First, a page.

Profitability trends of international pasture-based dairying, and what can the UK learn?
Our speaker is David Beca. David started his career in the beef and sheep industry, moving from general farm work to management, and then onto farm ownership with his wife Carlien, and equity partnerships with investors.
He moved into the dairy industry by converting some of the beef land into dairy farms, which subsequently led to him becoming a director of a cooperative dairy company.
After this he became a principal in an agricultural consultancy business start-up that developed operations throughout New Zealand, Australia and South Africa. Over this time David developed Red Sky, an agricultural business analysis and benchmarking software application, that had wide use across these three countries. Over the last 10 years he has held leadership positions in large corporate dairy, beef and cropping businesses with operations based in Australia, New Zealand, Uruguay, Chile, Romania, Poland and Russia.
This included three years living in Uruguay as CEO of publicly listed NZ Farming Systems Uruguay, and several years in Tasmania as CEO of Australia’s largest dairy farming business.
David has specialised in the areas of agribusiness management and production systems, including identifying and reporting on the primary drivers of productivity and profitability.
He has authored a number of economic and scientific papers in Australia and New Zealand, with these largely based on pasture production, farm production systems, and farm business profitability, as well as completing a range of significant projects and benchmarking studies in relation to dairy, beef and sheep production.
Listen to the webinar and check out the questions below.
What kind of pasture should we be growing? Does sward species/mix matter?
The important factor that has a strong correlation with profit is the volume of pasture harvest per hectare, and although this is described in dry matter terms, this is a default for total energy harvested. In average to cool temperate climates, ryegrass is the standout species in production terms so other than considerations around how much clover to include in the sward, most farmers should focus solely on ryegrass. Sowing competing pasture species in the one paddock normally complicates pasture management, so the focus should be on developing a dense sward of ryegrass (and clover) that out-competes other species including any weed species.
How might reducing our carbon footprint from milk production impact upon the optimum inclusion of pasture in the diet?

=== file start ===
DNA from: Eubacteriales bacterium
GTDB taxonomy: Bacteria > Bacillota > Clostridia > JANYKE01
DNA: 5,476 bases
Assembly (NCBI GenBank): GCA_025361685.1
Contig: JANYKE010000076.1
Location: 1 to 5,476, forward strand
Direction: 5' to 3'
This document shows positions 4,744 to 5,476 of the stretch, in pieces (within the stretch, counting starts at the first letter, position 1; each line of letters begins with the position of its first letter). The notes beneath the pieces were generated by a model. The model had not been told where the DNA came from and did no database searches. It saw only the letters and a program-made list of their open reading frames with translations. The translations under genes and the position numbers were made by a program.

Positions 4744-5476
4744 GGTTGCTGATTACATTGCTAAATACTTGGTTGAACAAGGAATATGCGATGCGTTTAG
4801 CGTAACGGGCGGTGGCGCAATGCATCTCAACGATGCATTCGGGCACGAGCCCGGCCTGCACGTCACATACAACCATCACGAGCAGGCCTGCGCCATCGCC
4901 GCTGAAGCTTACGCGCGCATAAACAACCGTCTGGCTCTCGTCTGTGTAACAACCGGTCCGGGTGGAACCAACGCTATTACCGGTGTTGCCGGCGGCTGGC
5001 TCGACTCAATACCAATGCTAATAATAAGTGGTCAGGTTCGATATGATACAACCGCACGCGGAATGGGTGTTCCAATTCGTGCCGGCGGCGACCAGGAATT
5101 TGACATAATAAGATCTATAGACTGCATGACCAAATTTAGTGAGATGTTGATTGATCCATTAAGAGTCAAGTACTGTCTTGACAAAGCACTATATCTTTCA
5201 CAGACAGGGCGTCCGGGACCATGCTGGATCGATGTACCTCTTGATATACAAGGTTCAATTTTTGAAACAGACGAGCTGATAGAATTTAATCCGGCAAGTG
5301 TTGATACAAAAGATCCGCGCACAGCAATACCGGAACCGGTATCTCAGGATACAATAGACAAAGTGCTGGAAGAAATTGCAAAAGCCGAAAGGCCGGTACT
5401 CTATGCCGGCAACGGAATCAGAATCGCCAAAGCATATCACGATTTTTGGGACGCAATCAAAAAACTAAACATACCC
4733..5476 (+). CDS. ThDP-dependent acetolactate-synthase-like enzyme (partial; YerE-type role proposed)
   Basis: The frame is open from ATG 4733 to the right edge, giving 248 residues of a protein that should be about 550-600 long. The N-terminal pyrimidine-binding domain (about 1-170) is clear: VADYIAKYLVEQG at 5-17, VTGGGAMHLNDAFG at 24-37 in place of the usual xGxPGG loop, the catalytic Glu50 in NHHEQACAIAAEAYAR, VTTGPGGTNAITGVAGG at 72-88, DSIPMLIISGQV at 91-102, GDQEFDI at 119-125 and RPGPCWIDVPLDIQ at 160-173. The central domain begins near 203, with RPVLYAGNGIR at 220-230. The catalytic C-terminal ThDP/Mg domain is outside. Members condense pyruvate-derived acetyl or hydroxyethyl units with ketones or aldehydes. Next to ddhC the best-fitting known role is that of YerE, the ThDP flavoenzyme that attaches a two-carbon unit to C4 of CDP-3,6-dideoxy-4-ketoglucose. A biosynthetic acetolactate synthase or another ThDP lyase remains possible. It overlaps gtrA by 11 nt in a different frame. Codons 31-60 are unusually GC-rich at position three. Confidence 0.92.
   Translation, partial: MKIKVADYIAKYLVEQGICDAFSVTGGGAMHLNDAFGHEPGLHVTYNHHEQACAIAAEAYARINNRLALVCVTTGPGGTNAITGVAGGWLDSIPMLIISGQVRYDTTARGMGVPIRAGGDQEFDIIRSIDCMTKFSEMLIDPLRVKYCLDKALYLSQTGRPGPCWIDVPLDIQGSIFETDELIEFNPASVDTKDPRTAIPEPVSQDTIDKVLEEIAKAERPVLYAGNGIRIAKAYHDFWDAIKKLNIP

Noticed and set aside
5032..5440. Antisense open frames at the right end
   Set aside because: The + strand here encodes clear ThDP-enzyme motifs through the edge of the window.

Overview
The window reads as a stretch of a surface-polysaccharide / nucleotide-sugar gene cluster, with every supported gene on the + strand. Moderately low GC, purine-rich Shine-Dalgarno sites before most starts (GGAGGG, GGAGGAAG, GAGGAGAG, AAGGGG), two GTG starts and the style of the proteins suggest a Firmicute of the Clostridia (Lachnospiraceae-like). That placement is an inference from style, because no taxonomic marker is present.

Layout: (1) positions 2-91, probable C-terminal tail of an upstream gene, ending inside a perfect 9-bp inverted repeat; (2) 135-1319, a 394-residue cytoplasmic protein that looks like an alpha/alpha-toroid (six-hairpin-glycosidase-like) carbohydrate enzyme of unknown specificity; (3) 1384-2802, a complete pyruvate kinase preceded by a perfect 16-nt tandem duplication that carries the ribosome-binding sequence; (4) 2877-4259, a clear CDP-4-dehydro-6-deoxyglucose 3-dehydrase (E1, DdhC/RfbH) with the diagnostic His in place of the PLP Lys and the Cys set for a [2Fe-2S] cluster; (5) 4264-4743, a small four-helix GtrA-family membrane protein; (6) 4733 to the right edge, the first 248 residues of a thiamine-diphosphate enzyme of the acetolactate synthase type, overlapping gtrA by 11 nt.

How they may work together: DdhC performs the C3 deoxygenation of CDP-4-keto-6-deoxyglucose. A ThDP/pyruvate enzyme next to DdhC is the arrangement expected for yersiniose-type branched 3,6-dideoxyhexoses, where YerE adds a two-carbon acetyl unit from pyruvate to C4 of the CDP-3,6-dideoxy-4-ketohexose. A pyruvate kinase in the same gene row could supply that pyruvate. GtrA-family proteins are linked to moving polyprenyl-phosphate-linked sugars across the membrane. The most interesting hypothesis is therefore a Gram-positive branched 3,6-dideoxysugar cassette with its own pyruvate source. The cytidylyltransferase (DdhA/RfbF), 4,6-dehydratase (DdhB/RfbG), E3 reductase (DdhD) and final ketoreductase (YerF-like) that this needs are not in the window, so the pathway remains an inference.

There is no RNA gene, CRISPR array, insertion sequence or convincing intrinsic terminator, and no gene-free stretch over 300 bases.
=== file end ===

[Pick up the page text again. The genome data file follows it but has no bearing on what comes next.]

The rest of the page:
Carbon footprint is not an area of expertise for me. However, for most farmers, it they were to significantly increase the percent of pasture in the cows’ diet, then this would lead to a lower stocking rate and somewhat lower milk production per cow, though still the cows would be well fed and efficiently converting feed to milk. For many farmers, this would also include reduced areas of forage crop being sown and conserved as silage, as the demand for this forage would be reduced. So this combination of fewer cows per hectare, somewhat lower milk production per cow (less metabolism of feed), and a lesser area of forage crop being sown, should result in a reduced carbon footprint.
What is the best type cow for a heavy non free draining soil that is limited to 200 days on grass?
The ‘best’ type of cow will firstly depend on the percent of pasture in the diet, in particular for the 200 days spent on grass. If you have decided to target a high cost of production system with a lower profit margin (i.e. low pasture percent and high concentrate percent in particular), then a higher component of feedlot genotype cow (e.g. common in the US) would be appropriate. If you have decided to target a low cost of production system with a high profit margin (i.e. high pasture percent and low concentrate percent), then a higher component of pasture genotype cow (e.g. common in New Zealand) would be appropriate. Given you have heavy non-free draining soils, a lighter cow like a Jersey may well be favoured over a Holstein/Friesian, although another advantage of a pasture genotype cow is that it is a lighter, smaller stature cow compared to a feedlot genotype cow.